Exporting multi-platform-compatible QuickTime movies from Apple iMovie
Marion Bates <mbates at whoopis.com>
QuickTime 7 has a new compression codec (H.264) that gives you huge compression with very little quality loss. BUT the resulting movie is not (yet) playable on Windows -- users will get a "codec not found" error and/or a blank movie screen.
This howto describes a method (there are undoubtedly others) of using iMovie to modify and compress a raw QuickTime movie file using settings that will ensure playback compatbility on Macs with QuickTime 6 or 7 AND Windows with QuickTime 6.5.1 (current as of this writing.)
- Launch iMovie, make a new or open an existing project, drop your existing uncompressed/incompatible QuickTime video into the lower part of the window where it says "Drag clips here to build your project".
- Make your edits, if any. E.g. to add a title, click on the "Titles" button, choose a title style (in my example, "Centered Title"), enter your title text, choose font face and size, etc. Hit Preview button to see what it will look like. When you've got something you like, click and drag the "Centered Title" entry from the list to your clips area, to the left of your first clip; that first clip will slide out of the way. Drop your title and wait for it to apply. You will then see what looks like a copy of your clip, but in fact it is the first few seconds of your original clip, reprocessed with the superimposed title.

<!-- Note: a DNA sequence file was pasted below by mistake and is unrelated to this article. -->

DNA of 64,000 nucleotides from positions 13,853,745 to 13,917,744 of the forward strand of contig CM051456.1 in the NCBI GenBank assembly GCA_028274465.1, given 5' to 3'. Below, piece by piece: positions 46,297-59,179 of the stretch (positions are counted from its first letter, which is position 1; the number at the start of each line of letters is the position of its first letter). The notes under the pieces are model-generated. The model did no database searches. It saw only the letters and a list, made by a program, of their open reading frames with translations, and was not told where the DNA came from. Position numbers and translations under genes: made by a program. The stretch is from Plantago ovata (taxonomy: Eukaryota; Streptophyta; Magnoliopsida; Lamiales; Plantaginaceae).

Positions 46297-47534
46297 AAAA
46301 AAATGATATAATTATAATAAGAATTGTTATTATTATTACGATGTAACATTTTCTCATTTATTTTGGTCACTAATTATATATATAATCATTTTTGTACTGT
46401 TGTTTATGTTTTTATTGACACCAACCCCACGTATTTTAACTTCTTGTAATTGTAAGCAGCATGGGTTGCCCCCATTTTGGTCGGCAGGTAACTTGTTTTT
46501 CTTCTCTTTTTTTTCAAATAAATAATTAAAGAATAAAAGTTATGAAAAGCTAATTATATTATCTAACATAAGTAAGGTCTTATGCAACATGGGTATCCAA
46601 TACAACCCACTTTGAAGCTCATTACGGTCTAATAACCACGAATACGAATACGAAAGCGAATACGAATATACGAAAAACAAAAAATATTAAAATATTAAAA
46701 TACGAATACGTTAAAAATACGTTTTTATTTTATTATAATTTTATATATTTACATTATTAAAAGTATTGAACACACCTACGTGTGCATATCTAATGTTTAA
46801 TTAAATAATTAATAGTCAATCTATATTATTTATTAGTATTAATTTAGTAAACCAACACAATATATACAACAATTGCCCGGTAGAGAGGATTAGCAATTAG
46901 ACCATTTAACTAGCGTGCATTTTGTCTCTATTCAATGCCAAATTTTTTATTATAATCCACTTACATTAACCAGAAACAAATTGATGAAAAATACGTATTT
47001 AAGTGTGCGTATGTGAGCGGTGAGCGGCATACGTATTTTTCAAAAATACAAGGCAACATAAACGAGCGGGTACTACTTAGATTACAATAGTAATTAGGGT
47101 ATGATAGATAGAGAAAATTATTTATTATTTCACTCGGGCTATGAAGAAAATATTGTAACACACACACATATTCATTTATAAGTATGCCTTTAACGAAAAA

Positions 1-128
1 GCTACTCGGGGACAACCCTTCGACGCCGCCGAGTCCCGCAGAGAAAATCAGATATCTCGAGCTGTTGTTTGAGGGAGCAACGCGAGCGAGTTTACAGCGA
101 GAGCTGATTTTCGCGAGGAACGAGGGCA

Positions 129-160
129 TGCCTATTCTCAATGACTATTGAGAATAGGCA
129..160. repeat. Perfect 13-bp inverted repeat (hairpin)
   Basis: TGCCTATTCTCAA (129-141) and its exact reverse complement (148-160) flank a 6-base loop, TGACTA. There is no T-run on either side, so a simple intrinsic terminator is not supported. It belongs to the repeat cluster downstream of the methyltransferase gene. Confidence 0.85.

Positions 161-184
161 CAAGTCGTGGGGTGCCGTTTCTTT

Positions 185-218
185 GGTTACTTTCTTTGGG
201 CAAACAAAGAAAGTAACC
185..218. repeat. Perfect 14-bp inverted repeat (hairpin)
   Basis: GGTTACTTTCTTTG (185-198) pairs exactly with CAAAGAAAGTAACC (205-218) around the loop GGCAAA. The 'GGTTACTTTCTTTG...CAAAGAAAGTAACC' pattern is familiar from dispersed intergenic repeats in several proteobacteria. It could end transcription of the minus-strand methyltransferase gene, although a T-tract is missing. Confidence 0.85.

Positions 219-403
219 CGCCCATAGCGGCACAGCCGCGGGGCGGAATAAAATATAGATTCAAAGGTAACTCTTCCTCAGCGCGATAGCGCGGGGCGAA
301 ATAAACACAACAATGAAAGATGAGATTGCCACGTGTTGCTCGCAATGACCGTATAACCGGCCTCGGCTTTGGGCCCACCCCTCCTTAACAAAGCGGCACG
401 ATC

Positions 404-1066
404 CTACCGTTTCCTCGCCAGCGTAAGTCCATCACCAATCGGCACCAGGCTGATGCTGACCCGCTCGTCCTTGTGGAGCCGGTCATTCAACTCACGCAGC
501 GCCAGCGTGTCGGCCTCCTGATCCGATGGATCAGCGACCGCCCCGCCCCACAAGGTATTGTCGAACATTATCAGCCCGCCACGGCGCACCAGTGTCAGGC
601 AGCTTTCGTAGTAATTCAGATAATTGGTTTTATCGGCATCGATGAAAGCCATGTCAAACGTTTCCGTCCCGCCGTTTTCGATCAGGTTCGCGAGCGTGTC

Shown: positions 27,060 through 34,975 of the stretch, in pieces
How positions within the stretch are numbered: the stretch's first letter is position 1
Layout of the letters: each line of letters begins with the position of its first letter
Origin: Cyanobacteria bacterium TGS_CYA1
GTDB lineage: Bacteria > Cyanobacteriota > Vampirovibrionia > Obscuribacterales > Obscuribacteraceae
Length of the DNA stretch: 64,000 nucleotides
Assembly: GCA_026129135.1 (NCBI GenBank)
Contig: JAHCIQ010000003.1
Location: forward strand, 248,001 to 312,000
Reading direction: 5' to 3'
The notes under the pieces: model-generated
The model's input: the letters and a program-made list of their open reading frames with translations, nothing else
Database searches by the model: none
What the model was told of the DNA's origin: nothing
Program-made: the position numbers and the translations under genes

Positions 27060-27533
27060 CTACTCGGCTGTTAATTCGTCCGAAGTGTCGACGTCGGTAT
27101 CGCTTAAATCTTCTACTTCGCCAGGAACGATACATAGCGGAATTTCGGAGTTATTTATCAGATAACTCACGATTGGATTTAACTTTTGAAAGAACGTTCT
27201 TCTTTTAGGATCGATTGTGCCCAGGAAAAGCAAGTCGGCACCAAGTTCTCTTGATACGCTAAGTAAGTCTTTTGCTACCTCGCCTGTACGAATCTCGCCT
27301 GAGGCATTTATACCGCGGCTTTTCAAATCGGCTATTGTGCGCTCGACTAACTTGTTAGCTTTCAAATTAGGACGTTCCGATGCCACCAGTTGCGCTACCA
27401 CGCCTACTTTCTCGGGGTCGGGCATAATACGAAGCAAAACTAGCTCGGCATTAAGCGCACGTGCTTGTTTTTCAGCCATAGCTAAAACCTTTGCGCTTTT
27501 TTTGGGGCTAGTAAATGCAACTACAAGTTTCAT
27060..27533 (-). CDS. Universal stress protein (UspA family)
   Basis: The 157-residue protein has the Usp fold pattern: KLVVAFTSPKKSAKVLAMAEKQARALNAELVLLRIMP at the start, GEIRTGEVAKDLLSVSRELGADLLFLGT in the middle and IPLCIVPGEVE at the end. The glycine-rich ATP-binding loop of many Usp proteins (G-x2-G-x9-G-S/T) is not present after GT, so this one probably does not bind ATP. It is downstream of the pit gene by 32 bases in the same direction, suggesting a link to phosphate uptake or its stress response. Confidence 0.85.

Under the "Trans" (transitions) button, you can add fades or wipes to the beginning and/or end of your film in a similar fashion -- choose, tweak, drag, and drop. For Effects, first select one or more clips, then select an effect and Apply it to add it to the project.
- Choose "export" and pick "To QuickTime" in the Export: options, and "Expert Settings" in the Formats: options. Hit Export button.
- In the Export: options, choose "Movie to QuickTime Movie" and hit the "Options" button.
- In the Movie Settings window, uncheck Sound if your movie has no sound, and uncheck "Prepare for Internet Streaming" unless you know you care about that. Then hit the Video section's "Settings" button.
- Make choices as shown here (MPEG-4 Video, Frame Rate 15fps unless you know otherwise, key frames Automatic, data rate automatic, quality High.) Hit OK, OK, Save.
The resulting movie should play in a browser with the QuickTime plugin on Windows or Mac, and should be pretty high quality and still a small file.
NOTE: If you attempt to import a large QuickTime movie and iMovie fails with "error -40", try the following:
- Download and install SplitFuse (shareware).
- Launch it and click "Split Clip" button. Drag your too-large movie into the window and click the radio button for "split into equal chunks" and pick a number. In my case, the source was a 600MB 23-minute video and I had to make it into three separate 7:45 chunks in order for iMovie to be able to digest them one at a time. I believe you can only split into a maximum of five chunks without registering the software, but it's only $8 to register.
- After it's finished splitting, process each chunk through iMovie as outlined above.
- Go back to SplitFuse and use the "Fuse Clips" button. Drag your clips into the window, and re-order them if necessary by dragging them around in the list.
- Check the "Save self-contained movie" box and Fuse.